It won't, however, fix the bank number, which is left to the linker. If you also want to specify the bank you can do:

SECTION "CoolStuff",ROMX[$4567],BANK[3]

And if you only want to force the section into a certain bank, and not it's position within the bank, that's also possible:


In addition, you can specify byte alignment for a section. This ensures that the section starts at a memory address where the given number of least-significant bits are 0. This can be used along with BANK, if desired. However, if an alignment is specified, the base address must be left unassigned. This can be useful when using DMA to copy data or when it is needed to align the start of an array to 256 bytes to optimize the code that accesses it.

SECTION "OAM Data",WRAM0,ALIGN[8]; align to 256 bytes

SECTION "VRAM Data",ROMX,BANK[2],ALIGN[4]; align to 16 bytes

HINT: If you think this is a lot of typing for doing a simple ORG type thing you can quite easily write an intelligent macro (called ORG for example) that uses @ for the section name and determines correct section type etc as arguments for SECTION.

POPS and PUSHS provide the interface to the section stack. PUSHS will push the current section context on the section stack. POPS can then later be used to restore it. Useful for defining sections in included files when you don't want to destroy the section context for the program that included your file. The number of entries in the stack is limited only by the amount of memory in your machine.

Sections can also be placed by using a linkerscript file. The format is described in rgblink(5). They allow the user to place floating sections in the desired bank in the order specified in the script. This is useful if the sections can't be placed at an address manually because the size may change, but they have to be together.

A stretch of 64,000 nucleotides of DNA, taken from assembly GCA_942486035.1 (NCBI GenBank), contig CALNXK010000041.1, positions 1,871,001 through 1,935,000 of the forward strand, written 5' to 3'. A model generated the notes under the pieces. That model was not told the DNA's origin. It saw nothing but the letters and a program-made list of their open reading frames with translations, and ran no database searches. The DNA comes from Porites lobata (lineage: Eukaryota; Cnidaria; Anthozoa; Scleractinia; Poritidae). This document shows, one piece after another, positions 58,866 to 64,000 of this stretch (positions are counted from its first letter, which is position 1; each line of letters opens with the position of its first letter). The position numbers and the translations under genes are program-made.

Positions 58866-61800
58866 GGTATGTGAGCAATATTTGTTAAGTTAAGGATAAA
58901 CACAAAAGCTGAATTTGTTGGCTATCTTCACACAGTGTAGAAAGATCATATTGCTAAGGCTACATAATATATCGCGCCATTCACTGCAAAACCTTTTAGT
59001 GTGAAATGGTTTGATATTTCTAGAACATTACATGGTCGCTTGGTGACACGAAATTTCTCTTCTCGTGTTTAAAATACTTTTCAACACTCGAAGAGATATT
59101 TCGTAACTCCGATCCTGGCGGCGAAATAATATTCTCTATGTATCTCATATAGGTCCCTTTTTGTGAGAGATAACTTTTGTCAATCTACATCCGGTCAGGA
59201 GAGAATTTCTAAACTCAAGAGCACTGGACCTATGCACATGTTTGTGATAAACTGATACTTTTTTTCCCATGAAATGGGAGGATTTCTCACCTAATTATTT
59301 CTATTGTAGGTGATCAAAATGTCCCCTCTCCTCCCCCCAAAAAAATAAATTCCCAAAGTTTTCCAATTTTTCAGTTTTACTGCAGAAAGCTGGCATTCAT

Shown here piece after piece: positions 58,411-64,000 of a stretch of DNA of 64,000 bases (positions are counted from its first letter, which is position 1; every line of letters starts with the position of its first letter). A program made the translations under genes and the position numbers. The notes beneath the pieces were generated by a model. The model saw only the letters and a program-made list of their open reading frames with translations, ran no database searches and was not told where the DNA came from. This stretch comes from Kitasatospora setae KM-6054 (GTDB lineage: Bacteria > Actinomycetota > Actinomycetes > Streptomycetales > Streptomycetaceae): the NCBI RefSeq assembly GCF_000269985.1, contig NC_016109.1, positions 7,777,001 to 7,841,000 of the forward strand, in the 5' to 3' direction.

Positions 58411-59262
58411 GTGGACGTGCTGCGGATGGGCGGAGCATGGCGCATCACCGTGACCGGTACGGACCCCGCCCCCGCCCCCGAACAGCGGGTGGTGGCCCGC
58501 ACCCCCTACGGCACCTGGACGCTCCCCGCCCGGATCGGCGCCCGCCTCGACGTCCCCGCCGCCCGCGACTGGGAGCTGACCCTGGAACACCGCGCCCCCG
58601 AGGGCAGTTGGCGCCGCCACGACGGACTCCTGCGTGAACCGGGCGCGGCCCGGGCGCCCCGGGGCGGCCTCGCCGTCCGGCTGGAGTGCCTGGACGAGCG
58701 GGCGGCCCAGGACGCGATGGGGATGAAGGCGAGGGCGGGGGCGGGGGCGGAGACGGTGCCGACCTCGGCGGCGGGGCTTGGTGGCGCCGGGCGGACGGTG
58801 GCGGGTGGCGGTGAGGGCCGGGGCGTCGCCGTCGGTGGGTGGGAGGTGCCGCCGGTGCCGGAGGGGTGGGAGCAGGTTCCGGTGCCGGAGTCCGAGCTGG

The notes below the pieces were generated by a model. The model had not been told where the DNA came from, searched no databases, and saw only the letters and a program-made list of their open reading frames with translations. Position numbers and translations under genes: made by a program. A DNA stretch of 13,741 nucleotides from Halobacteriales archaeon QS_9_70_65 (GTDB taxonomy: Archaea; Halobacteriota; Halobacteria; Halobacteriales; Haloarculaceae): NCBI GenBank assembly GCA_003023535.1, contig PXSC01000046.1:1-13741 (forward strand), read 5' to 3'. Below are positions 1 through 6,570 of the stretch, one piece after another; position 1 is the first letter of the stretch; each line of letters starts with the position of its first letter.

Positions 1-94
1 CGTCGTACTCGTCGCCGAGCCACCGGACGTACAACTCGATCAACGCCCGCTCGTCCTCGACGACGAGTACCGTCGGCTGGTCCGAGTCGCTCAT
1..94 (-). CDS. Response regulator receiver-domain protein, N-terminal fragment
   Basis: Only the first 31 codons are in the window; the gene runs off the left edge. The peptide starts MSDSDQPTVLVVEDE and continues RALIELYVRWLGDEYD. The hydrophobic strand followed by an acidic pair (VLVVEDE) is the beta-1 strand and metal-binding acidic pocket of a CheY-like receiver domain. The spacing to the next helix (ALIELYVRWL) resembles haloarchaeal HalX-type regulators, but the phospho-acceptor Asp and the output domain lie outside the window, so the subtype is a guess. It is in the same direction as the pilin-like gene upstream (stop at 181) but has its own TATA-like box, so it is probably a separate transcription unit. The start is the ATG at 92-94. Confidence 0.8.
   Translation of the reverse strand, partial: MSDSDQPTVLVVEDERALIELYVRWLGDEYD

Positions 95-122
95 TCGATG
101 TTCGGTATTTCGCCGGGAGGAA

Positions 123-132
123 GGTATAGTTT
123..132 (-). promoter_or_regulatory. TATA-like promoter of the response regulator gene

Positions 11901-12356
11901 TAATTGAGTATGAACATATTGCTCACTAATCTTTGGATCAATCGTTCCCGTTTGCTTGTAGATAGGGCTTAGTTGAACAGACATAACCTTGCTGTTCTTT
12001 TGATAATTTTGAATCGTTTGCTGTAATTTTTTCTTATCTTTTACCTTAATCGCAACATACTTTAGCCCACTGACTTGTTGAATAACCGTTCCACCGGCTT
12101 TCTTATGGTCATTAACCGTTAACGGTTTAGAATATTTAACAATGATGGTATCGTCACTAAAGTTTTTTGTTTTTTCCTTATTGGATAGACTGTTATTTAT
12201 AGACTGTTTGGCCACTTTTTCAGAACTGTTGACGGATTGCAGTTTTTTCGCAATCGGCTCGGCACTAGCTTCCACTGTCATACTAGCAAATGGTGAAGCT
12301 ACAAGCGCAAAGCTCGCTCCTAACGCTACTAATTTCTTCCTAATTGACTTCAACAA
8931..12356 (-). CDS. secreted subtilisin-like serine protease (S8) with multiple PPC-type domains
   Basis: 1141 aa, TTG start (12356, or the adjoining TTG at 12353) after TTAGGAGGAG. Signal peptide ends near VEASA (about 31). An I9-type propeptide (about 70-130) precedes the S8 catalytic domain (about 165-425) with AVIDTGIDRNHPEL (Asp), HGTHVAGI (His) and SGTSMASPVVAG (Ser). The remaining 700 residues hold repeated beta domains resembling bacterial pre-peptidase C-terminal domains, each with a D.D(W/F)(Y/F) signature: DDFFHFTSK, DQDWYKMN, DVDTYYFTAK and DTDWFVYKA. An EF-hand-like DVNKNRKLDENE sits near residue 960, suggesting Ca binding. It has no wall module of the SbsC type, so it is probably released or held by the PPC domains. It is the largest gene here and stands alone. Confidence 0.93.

RGBDS supports several types of symbols:

Used to assign a memory location with a name
Give a constant a name.
Almost the same as EQUate, but you can change the value of a SET during assembling.
Define a structure easily.
String equate (EQUS)
Give a frequently used string a name. Can also be used as a mini-macro, like #define in C.
A block of code or pseudo instructions that you invoke like any other mnemonic. You can give them arguments too.

A symbol cannot have the same name as a reserved keyword.

One of the assembler's main tasks is to keep track of addresses for you so you don't have to remember obscure numbers but can make do with a meaningful name, a label.

This can be done in a number of ways:

ThisWillBeExported:: ;note the two colons

In the line where a label is defined there musn't be any whitespace before it. Local labels are only accessible within the scope they are defined. A scope starts after a global label and ends at the next global label. Declaring a label (global or local) with :: does an EXPORT at the same time. Local labels can be declared as scope.local or simply as as .local. If the former notation is used, the scope must be the actual current scope.

Labels will normally change their value during the link process and are thus not constant. The exception is the case in which the base address of a section is fixed, so the address of the label is known at assembly time.